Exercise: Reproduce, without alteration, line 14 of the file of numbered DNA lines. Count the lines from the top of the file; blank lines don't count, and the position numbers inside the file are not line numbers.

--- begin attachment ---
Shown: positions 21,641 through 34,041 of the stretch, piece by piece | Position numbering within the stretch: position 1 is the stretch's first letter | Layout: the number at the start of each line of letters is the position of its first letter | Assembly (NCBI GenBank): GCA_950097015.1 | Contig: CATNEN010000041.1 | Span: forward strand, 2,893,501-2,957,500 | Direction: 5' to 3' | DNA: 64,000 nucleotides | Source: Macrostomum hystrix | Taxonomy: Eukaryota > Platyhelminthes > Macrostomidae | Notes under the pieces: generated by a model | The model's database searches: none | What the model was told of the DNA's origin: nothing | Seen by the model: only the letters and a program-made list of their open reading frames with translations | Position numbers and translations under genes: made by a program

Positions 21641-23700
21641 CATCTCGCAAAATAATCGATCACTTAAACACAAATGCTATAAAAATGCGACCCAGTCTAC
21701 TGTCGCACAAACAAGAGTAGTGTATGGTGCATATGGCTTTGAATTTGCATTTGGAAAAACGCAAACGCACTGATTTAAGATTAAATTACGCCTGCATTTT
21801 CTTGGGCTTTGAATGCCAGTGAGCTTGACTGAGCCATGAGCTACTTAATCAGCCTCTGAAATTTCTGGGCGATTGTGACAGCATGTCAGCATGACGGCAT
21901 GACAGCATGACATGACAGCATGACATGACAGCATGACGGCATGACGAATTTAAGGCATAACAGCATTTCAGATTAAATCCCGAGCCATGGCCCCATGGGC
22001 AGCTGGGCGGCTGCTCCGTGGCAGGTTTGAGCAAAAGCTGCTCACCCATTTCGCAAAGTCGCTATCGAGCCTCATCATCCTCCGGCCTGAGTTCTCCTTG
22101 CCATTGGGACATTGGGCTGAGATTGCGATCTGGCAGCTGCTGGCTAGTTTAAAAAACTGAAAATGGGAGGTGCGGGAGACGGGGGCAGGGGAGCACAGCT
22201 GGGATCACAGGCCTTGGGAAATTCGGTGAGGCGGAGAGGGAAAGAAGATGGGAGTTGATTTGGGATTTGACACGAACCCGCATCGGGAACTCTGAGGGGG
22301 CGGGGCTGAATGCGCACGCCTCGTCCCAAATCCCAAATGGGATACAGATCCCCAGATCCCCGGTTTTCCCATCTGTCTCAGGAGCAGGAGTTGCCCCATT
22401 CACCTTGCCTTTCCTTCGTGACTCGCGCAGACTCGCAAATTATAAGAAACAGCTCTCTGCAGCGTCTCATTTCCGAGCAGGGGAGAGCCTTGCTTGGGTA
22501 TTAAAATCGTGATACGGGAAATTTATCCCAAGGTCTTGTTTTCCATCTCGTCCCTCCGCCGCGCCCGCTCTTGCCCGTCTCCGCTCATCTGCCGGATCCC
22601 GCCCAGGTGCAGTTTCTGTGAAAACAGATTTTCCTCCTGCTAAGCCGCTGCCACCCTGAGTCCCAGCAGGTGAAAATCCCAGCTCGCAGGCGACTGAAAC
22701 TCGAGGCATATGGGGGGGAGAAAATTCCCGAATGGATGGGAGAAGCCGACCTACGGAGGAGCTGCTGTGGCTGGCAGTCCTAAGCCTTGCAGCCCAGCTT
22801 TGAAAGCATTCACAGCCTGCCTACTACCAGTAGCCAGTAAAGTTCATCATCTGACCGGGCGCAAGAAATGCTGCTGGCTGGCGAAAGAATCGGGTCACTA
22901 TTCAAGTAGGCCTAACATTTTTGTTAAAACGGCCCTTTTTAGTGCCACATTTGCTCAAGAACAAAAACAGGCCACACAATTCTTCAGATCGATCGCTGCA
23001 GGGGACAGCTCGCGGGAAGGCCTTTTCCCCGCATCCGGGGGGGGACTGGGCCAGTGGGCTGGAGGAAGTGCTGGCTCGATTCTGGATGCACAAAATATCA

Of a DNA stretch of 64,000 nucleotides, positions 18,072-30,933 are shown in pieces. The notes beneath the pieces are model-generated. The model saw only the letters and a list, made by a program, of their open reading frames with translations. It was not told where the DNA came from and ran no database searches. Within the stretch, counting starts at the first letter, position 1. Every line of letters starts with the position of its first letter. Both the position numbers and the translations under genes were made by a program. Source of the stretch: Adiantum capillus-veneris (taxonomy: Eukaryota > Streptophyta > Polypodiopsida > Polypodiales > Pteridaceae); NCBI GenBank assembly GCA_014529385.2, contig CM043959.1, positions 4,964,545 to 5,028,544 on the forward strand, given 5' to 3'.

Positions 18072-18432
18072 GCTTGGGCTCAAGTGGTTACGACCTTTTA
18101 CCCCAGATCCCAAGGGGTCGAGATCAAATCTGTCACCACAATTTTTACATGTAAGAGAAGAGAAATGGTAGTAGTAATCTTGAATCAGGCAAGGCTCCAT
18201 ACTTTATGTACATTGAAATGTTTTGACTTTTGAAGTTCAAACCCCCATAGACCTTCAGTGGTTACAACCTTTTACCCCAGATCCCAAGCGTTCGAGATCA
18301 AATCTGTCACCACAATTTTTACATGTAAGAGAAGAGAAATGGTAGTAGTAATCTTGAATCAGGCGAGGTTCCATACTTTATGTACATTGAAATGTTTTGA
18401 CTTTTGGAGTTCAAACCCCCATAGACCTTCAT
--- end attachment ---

22701 TCGAGGCATATGGGGGGGAGAAAATTCCCGAATGGATGGGAGAAGCCGACCTACGGAGGAGCTGCTGTGGCTGGCAGTCCTAAGCCTTGCAGCCCAGCTT